Lauri Hussar, who announced his resignation from the post of editor-in-chief of Postimees yesterday and is set to join Estonia 200 and run for parliament in the March elections, says Priit Alamäe invited him to join the party only last week. «The decision to go from journalism to politics was made quickly,» Hussar says.
You decided to quit as editor-in-chief of Postimees and enter the political fray a month and a half before elections. Why so?
There are two reasons. A lot of journalists start to reevaluate their achievements and think about what else to do in life around the age of 45. There comes a time when life outside journalism starts to intrigue them. I have worked in television, radio and newspapers for over 20 years. I want a different view at the things I’ve covered. I want a new perspective. Another thing that influenced my decision to a considerable degree is the question of what kind of Estonia we will wake up to on March 4. Looking at parties’ priorities today, what they want to achieve and what Estonia could be like after Riigikogu elections, I can no longer remain a bystander.
The position of editor-in-chief of Postimees is hardly one of a bystander.
I’m sure this concern could be expressed in Postimees, but the newspaper must be independent, the flagship of the Estonian press. Postimees cannot find itself in the service of a political force. Postimees’ tasks in society are much broader.
And yet, today, we have reason to suspect Postimees has been in the service of a political force. Its editor-in-chief leaves a month and a half before elections to go straight into politics.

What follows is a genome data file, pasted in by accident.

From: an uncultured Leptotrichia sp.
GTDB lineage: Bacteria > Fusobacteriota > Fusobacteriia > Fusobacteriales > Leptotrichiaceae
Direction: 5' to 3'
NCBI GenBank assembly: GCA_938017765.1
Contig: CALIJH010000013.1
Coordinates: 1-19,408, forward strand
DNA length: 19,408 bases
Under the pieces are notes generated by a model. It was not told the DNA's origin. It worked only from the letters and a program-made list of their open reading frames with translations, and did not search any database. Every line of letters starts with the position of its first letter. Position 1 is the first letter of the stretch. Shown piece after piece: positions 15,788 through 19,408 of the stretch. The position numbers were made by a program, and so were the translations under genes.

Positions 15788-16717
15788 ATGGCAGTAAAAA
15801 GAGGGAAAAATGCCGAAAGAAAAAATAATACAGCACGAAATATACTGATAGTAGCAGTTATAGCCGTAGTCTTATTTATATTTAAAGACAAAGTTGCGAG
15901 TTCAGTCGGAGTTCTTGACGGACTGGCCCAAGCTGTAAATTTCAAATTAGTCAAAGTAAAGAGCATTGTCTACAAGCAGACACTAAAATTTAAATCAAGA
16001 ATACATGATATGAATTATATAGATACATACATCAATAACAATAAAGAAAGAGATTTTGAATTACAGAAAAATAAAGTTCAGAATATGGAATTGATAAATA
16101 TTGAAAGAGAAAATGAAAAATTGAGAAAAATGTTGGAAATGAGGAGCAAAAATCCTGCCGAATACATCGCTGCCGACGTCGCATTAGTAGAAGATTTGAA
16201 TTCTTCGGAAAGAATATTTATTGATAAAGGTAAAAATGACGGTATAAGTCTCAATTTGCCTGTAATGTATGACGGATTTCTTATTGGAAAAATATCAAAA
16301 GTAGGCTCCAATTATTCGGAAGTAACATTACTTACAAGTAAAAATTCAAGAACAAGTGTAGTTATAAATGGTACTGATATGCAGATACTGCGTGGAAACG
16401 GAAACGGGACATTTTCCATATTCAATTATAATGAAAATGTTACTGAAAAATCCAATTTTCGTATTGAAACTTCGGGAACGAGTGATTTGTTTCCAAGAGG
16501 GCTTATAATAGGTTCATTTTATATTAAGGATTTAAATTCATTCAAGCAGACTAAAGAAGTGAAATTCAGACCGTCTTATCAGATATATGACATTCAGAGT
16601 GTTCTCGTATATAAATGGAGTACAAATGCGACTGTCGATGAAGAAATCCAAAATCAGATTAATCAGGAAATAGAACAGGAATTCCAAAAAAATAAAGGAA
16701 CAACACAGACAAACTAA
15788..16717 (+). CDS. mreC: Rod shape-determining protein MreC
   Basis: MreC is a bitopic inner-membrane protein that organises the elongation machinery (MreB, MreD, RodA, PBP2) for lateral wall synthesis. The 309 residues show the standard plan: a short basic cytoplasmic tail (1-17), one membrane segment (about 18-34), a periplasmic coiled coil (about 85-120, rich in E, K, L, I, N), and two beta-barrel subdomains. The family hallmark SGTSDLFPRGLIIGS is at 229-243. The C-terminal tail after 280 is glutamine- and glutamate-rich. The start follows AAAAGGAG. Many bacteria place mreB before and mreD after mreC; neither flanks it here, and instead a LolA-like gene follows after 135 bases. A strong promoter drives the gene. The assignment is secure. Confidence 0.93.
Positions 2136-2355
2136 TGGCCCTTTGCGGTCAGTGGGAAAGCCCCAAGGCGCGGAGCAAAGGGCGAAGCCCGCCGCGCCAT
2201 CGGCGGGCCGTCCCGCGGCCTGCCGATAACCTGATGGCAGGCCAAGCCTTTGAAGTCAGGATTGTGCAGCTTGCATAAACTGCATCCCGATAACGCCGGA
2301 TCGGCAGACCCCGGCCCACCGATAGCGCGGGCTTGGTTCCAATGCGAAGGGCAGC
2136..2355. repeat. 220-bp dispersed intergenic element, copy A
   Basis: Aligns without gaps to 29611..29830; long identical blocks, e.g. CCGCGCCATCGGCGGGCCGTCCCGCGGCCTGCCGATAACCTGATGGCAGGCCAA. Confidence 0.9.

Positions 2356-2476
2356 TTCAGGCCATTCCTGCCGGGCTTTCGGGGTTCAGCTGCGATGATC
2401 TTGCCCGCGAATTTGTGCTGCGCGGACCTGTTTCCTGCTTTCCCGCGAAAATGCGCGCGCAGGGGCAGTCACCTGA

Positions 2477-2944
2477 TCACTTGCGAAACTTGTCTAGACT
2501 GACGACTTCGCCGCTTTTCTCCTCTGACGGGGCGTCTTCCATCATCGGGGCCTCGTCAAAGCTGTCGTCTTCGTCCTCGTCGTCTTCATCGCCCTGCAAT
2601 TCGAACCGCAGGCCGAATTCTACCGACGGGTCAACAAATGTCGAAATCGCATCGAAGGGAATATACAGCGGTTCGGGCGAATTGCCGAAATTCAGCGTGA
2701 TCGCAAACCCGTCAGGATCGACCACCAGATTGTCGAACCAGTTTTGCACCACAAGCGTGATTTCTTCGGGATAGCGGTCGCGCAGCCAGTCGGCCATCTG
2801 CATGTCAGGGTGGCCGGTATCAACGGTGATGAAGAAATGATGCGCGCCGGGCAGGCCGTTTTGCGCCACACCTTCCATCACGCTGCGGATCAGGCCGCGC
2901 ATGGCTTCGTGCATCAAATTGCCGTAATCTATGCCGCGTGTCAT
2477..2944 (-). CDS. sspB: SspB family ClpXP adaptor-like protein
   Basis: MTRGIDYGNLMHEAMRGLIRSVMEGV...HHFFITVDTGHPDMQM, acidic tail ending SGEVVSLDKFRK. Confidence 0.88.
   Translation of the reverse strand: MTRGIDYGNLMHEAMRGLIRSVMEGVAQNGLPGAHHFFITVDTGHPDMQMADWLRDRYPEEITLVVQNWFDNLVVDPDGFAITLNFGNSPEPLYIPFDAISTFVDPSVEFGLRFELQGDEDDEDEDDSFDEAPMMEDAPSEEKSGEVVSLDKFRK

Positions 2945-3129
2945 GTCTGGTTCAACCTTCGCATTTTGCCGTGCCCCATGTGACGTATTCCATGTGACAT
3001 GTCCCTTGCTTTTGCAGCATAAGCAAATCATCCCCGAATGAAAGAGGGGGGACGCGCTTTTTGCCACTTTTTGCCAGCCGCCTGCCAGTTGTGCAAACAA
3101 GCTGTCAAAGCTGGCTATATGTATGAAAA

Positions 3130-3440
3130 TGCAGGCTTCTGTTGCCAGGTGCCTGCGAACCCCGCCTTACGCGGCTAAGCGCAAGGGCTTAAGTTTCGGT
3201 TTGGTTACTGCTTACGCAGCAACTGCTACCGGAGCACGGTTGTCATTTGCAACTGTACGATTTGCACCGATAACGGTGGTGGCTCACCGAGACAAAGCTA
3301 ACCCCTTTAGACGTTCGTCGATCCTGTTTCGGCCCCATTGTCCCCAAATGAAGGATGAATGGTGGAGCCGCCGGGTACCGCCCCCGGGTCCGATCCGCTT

If I read the things Postimees has written about Estonia 200, articles range from one end of the spectrum to the other. Postimees has published very critical articles and sharp treatments. We can say Postimees has been independent and is able to objectively cover the Estonian political landscape.
Why leave the decision to the last minute? Whether you wanted to or not, you put your colleagues and the editorial in a difficult position.
I admit as much. I talked about it with Postimees’ owner (Margus Linnamäe – ed.) and executive publisher (Merili Nikkolo – ed.). My invitation to join Estonia 200 is a little more than a week old. I made the decision on Friday which is also when I terminated my employment at Eesti Meedia group. I made all of these decisions on the same day. When I left Vikerraadio three years ago, I felt I just had to do it. I have that same feeling today.
You said you were invited a week ago. Yet, hints and claims that you will join Estonia 200 have been around since late last spring.
I wrote an article where I welcomed newcomers last spring. It was titled “Why I Support Estonia 200’s Initiative”. The political landscape needs fresh blood as it gives new ideas a chance. Reading the party’s program, it most certainly includes fresh ideas and new treatments.
I asked you directly whether there was any truth to those rumors in fall. You said definitely not.